Fifa stands by the man who made dop­ing a na­tional in­dus­try

Vi­taly Mutko has been given an Olympic ban but world foot­ball’s gov­ern­ing body has no prob­lem with him head­ing up next year’s World Cup in Rus­sia

The Daily Telegraph - Sport - - Oliver Brown -

Rus­sia’s elab­o­rate dop­ing made East Ger­many’s State Plan 14.25 look like a school chem­istry ex­per­i­ment

If any­body still thinks that the de­ci­sion to ban Rus­sia from next year’s Win­ter Olympics rep­re­sents a bright day for truth and jus­tice, it is worth con­sid­er­ing how happy the sup­posed vic­tims are about it all. Alexan­der Zhukov, Rus­sia’s Olympic king­pin, ex­uded the re­lief of a man whose team had dodged a bul­let this week. “They’ll be called Rus­sian ath­letes and not some kind of neu­trals – that’s very im­por­tant,” he said. Come the clos­ing cer­e­mony in Pyeongchang, the coun­try’s tri­color could, if ev­ery­one plays along, be flut­ter­ing over­head once more. It smacks less of a right­eous cru­sade by the In­ter­na­tional Olympic Com­mit­tee than of a face-sav­ing pact be­tween Lausanne and the Krem­lin.

And, yet, when it comes to the fine art of supra­na­tional sporting bod­ies con­ven­ing be­side Swiss lakes to do as lit­tle as pos­si­ble, the IOC will al­ways be gazumped by Fifa. No sooner had IOC pres­i­dent Thomas Bach con­firmed that Vi­taly Mutko – Rus­sia’s deputy prime min­is­ter, and or­ches­tra­tor of in­sti­tu­tion­alised dop­ing so elab­o­rate it made the East Ger­mans’ State Plan 14.25 look like a school chem­istry ex­per­i­ment – would be un­wel­come at fu­ture Games, than Fifa, in its in­fi­nite in­tegrity, in­di­cated it had no prob­lem with him lead­ing ar­range­ments for the 2018 World Cup. “This has no im­pact on prepa­ra­tions as we con­tinue work­ing to de­liver the best pos­si­ble event,” read the blood­less state­ment from Zurich. No im­pact? Ac­cord­ing to whistle­blower Grig­ory Rod­chenkov’s 52-page af­fi­davit to the Sch­mid Com­mis­sion, both Mutko and Yuri Nagornykh, his then deputy in the Rus­sian sports min­istry, “knew about and as­serted con­trol over the state-spon­sored sys­tem”.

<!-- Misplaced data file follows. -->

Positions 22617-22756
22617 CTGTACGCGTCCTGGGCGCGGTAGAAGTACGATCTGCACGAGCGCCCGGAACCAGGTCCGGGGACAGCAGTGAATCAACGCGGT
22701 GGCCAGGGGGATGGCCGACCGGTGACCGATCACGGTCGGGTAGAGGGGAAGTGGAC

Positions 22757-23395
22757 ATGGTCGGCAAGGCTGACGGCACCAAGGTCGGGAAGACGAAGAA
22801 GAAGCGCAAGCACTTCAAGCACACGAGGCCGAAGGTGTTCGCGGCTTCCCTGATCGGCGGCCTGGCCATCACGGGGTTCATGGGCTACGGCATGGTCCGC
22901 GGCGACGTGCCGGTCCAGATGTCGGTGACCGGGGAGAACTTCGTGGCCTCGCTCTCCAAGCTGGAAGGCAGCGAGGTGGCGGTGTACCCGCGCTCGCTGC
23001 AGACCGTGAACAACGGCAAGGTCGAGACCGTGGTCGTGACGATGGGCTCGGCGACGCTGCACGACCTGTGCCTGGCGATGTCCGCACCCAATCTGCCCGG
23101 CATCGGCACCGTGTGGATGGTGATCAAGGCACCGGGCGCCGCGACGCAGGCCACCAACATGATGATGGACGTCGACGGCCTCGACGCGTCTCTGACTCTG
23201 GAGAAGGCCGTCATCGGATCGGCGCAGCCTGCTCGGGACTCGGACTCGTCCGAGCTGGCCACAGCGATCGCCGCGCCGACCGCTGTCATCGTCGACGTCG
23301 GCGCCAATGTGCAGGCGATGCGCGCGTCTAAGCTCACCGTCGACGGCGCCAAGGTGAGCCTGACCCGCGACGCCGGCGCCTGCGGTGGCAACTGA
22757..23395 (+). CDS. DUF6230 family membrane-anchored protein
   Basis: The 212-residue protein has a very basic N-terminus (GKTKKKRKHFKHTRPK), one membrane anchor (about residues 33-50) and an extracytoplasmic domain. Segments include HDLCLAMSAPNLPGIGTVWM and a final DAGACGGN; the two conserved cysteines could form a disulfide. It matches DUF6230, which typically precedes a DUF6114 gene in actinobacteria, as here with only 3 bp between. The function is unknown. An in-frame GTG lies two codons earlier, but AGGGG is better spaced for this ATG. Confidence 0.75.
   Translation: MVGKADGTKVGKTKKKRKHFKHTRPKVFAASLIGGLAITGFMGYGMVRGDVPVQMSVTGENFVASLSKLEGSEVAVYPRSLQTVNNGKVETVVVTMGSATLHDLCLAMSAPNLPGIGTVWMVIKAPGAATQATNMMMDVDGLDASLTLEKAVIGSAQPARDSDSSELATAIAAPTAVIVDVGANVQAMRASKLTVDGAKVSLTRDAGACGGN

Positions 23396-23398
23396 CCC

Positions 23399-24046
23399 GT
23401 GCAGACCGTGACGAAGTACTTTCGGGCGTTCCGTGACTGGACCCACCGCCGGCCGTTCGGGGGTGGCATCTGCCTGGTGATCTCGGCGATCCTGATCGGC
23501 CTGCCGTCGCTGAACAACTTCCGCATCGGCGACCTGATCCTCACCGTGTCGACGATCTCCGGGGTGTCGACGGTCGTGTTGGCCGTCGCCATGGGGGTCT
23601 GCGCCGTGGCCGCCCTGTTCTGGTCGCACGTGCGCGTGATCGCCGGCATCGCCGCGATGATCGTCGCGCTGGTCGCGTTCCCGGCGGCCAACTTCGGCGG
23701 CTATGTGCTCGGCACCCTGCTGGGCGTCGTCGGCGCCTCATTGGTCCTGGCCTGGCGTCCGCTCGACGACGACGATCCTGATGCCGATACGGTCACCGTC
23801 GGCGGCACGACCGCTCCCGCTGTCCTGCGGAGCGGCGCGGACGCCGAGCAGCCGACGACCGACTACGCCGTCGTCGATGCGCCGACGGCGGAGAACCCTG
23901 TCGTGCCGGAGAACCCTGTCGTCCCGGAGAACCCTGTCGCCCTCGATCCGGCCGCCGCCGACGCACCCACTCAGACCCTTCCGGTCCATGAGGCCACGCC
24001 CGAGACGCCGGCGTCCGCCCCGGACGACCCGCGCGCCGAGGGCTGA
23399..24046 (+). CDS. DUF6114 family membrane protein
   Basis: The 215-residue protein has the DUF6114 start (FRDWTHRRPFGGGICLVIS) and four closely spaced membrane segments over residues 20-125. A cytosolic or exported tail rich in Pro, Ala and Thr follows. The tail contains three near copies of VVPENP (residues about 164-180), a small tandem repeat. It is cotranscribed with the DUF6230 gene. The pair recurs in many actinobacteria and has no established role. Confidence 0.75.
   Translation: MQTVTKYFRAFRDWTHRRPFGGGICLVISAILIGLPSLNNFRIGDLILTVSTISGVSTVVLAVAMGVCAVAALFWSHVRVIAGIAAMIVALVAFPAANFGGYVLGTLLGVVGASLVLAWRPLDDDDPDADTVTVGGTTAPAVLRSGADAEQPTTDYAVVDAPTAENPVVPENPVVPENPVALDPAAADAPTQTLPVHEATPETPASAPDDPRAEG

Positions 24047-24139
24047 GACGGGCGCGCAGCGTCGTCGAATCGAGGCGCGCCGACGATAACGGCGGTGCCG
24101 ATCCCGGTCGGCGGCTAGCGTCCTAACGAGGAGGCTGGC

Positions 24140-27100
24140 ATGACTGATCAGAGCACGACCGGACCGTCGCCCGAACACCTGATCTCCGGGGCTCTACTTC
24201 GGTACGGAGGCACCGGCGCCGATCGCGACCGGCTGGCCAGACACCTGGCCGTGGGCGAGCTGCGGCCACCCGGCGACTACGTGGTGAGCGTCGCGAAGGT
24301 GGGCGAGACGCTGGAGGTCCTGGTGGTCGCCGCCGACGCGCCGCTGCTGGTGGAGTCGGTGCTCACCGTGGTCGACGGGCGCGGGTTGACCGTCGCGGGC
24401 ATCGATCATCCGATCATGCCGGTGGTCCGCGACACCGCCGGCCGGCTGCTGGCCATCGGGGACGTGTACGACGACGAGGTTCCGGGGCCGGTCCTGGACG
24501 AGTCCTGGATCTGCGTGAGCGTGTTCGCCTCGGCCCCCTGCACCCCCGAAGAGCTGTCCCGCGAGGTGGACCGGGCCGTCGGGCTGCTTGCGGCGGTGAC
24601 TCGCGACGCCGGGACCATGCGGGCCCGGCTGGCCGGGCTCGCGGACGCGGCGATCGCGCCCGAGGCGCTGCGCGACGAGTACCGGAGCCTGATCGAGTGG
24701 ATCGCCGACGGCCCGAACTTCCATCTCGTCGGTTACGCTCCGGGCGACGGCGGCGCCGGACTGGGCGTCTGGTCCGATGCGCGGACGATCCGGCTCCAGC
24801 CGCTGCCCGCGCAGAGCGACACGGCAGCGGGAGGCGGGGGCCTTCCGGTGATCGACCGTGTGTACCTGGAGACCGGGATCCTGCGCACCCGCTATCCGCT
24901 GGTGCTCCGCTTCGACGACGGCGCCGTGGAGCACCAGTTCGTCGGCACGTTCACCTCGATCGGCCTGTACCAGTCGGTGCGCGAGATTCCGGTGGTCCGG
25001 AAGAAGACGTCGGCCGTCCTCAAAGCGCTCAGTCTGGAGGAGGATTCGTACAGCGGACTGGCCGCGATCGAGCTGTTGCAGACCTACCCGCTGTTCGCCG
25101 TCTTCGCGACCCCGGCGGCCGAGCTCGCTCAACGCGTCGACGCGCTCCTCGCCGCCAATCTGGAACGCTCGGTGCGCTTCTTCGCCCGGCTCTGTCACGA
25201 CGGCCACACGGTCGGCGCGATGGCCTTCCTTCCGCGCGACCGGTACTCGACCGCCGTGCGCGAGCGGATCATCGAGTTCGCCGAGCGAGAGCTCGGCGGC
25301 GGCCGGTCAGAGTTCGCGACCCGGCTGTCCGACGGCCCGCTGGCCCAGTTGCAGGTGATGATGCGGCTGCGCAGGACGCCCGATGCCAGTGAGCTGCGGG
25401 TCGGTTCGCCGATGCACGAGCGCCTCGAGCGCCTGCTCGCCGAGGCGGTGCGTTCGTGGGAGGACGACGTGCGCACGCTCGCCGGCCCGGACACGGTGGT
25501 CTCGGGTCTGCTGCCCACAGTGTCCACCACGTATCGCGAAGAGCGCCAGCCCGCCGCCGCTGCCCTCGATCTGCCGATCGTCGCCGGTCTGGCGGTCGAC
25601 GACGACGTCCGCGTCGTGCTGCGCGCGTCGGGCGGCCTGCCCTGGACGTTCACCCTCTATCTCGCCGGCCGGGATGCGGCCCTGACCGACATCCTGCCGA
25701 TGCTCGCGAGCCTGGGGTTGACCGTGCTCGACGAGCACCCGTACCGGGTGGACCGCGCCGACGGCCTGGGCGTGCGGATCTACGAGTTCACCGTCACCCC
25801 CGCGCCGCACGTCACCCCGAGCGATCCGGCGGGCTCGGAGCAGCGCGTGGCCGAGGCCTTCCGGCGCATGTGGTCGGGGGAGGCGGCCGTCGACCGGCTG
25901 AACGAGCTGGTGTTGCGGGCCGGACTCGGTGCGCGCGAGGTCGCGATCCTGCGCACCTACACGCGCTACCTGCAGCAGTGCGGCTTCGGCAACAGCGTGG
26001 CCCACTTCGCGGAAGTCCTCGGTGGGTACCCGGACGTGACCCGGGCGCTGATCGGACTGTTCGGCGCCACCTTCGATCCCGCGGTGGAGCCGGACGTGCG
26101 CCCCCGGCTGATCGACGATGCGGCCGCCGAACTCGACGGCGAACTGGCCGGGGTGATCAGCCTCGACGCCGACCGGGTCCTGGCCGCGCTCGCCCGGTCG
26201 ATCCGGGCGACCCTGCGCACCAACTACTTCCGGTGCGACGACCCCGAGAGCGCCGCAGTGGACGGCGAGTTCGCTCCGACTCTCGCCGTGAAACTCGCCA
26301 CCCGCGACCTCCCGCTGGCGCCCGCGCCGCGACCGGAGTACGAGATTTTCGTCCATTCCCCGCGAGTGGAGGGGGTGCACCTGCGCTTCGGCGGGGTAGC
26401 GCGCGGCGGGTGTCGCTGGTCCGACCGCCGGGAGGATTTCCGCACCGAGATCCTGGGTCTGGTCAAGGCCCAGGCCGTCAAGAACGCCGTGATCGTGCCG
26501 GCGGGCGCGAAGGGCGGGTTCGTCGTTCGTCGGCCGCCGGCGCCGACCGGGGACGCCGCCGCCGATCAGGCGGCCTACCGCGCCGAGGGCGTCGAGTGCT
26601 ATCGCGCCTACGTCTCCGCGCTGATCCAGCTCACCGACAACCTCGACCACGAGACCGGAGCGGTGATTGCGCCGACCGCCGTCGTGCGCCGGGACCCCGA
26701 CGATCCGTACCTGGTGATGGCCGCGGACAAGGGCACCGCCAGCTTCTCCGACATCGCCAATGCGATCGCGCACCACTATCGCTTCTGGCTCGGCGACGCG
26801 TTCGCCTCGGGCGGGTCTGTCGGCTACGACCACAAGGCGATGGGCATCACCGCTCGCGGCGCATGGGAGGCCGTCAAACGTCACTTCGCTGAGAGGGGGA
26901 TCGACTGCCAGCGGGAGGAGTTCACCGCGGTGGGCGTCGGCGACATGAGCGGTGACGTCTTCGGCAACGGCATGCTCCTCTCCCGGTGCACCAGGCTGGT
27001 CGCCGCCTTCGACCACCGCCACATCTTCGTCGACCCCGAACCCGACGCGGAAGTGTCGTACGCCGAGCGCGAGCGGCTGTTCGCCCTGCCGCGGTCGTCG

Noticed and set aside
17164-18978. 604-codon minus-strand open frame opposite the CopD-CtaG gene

Mutko told Nagornykh of the need for suc­cess at the Sochi Win­ter Games in 2014 “at any cost”, as his lieu­tenant set about re­fin­ing the dop­ing pro­to­cols. Soon af­ter Lon­don 2012, he had also ap­proached Rod­chenkov, head of the “Sochi lab”, about find­ing the most ef­fec­tive drug for Rus­sian Olympians to use with­out risk of de­tec­tion.

Through­out Rod­chenkov’s tes­ti­mony, de­scribed by former Swiss pre­mier Sa­muel Sch­mid as “wa­ter­tight”, Mutko is as­signed not so much a walk-on part as star billing. He con­veyed “ex­treme anger” when Elena Lash­manova, a race walker, was ac­ci­den­tally doped with a per­for­mance-en­hanc­ing pep­tide, fear­ing his house of cards was about to col­lapse. Mutko was sent writ­ten warn­ings by Rod­chenkov, high­light­ing the “dis­as­ter” of im­proved test­ing and the “sloppy

Caught out: Vi­taly Mutko, Rus­sia’s deputy prime min­is­ter, walks past a pic­ture of leg­endary Soviet Union goal­keeper Lev Yashin

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